Three parallels may be drawn between the features of the incus, the second ossicle, the only bone in the middle ear to lack muscular attachment, and great medical leaders. The first is the detection of sound. The modern medical leader takes on the challenge of improving the wellbeing of individuals and communities. This requires, above all else, the ability to listen and to seek to understand the needs of others.
Resources must then be mobilised to address these needs, bringing us to a second parallel; the conversion of acoustic energy to kinetic energy. The ossicles are responsible for the transformation of acoustic waves into the mechanical vibrations of the oval window, and then to propagated motion of the basilar membrane. However, they are not just a passive medium through which sound is converted to movement. The ossicular chain increase the efficiency of the passage of sound waves to the fluid-filled cochlear, and amplifies pressure exerted on the oval window. In the same way, the medical leader inspires into action many others, creating a team of likeminded individuals able to exert greater influence than an individual in isolation.
In a final comparison, the members of an efficient team are interdependent, draw on each others strengths and minimise each other’s weaknesses. As the second bone in the ossicular chain, the incus, also referred to in lay texts as the anvil, is ineffective if acting in isolation; the actions of all three ossicles are interdependent.
The term anvil is derived from the Anglo-saxon onfilti, that on which something is folded. As a manufacturing tool dating back to the Paleolithic Stone Age, its form was perfected in the Middle ages. It is still used by blacksmiths to forge iron and steel for custom work. The primary face is tempered to resist blows of the smiths hammer, and the horn, hardy hole and pritchel holes are used to shape the substrate. Cheap anvils, unsuitable for serious use, are made from inferior quality steel or cast iron. By contrast, top quality anvils are made of cast or forged steel, heat treated for optimum hardness and toughness. The anvil is essential to the creative process, but does not form part of the final product.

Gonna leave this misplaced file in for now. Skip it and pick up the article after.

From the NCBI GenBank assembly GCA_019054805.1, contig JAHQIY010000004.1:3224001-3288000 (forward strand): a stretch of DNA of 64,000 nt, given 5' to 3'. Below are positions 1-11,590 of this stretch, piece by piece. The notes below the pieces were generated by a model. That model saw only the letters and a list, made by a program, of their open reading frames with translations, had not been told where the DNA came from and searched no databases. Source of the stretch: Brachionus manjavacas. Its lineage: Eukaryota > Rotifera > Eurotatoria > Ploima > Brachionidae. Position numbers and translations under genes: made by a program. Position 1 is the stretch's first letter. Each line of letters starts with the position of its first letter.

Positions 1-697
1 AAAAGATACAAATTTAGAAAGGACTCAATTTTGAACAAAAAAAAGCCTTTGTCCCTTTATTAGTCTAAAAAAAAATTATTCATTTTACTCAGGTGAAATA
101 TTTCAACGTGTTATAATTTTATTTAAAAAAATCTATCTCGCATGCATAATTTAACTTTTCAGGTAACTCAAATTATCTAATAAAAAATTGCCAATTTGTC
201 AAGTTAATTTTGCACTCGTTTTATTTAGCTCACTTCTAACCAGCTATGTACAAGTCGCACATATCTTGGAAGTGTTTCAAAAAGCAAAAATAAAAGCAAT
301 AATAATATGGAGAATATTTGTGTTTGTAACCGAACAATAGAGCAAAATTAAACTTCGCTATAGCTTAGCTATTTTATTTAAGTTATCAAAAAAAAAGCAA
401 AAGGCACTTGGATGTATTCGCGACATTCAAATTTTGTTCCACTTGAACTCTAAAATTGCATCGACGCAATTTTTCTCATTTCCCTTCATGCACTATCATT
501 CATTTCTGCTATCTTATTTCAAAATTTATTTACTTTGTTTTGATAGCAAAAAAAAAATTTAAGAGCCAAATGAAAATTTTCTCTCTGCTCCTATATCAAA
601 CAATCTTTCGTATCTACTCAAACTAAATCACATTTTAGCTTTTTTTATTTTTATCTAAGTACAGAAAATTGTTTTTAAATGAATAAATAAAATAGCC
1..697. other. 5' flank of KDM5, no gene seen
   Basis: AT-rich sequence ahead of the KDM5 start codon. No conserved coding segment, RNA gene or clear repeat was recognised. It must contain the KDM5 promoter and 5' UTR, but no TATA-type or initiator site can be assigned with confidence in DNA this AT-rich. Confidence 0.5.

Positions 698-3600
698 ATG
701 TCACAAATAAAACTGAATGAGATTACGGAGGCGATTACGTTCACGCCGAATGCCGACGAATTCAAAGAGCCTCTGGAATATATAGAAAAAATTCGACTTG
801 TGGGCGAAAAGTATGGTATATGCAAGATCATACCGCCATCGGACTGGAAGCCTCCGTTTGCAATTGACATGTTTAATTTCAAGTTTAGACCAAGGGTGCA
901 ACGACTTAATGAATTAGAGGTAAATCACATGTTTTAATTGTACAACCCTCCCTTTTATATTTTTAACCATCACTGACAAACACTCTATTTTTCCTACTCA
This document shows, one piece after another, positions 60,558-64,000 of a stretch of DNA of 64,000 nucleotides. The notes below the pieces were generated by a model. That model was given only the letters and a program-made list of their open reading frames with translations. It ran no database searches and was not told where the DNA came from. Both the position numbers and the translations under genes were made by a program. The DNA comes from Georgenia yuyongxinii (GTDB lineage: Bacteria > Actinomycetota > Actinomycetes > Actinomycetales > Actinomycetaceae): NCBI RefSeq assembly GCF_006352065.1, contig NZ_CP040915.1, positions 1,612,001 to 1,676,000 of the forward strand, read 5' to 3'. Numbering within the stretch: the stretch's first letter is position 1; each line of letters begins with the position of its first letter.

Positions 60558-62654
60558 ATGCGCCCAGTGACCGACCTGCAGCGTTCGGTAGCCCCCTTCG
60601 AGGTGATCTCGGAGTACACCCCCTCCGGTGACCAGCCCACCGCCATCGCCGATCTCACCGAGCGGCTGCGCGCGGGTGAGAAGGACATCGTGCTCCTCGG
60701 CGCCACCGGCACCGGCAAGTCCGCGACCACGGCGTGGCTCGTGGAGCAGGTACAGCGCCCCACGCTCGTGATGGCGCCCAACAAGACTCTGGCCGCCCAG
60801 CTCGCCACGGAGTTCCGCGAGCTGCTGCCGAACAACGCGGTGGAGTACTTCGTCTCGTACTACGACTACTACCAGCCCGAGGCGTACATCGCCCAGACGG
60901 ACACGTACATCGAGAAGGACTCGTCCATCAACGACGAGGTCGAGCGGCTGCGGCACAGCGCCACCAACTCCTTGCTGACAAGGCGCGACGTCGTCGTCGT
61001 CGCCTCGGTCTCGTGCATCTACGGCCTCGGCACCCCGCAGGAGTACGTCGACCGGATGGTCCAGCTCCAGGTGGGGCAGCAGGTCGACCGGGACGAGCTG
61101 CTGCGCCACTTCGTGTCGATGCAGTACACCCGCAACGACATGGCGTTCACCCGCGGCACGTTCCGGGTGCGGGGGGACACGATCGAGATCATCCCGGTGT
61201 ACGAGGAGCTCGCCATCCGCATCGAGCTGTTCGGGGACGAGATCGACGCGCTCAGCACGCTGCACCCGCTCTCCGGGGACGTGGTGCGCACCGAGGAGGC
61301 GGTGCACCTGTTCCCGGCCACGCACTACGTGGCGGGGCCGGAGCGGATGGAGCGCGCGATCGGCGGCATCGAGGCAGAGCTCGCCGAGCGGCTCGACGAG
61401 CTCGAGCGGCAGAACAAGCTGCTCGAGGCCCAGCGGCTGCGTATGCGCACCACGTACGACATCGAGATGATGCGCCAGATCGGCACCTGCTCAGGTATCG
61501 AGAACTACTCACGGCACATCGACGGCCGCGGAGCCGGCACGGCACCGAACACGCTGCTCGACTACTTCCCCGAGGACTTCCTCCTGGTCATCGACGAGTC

Just as the anvil’s form is used to shape iron and steel, the medical leader must be a visionary. They influence the direction in which others channel their efforts. Therefore, effective leadership is founded an ability to prioritise the health needs of others, develop innovative approaches to address these, and inspire others. Many objects can be formed from the one anvil, using a range of media. Likewise, the medical leader motivates people with a range of skills, resulting in a collective effort of a team with complementary skills, and more effective action than the efforts of an individual.
There are many hurdles to be overcome by those working to improve the health of those who need it most; the poor, weak, outnumbered and overlooked members of society. The inferior anvil will be deformed under intense pressure, and produce an object of poor quality. However, great leaders are not phased by such resistance. They do not compromise their integrity, but anticipate and work to overcome these challenges, just as the top quality anvil’s heat treated face is prepared for the hardest hammer.
The medical leader, then, is a visionary, able to seek out and prioritise pertinent global health issues facing individuals and communities. By word and deed they inspire and empower a team to achieve that vision. Ultimately, the medical leader works to serve others. The anvil does not form of a manufactured item.
The twenty-first century offers no shortage of opportunities for the budding medical leader. With issues facing humanity such as the containment of the HIV epidemic in Africa to the feeding of the homeless, and from the creation of a vaccine for malaria, to development of stem cell therapy, the need for strong medical is as great as ever.
Have the courage to listen to those most in need. Dare to lead. Be a servant leader.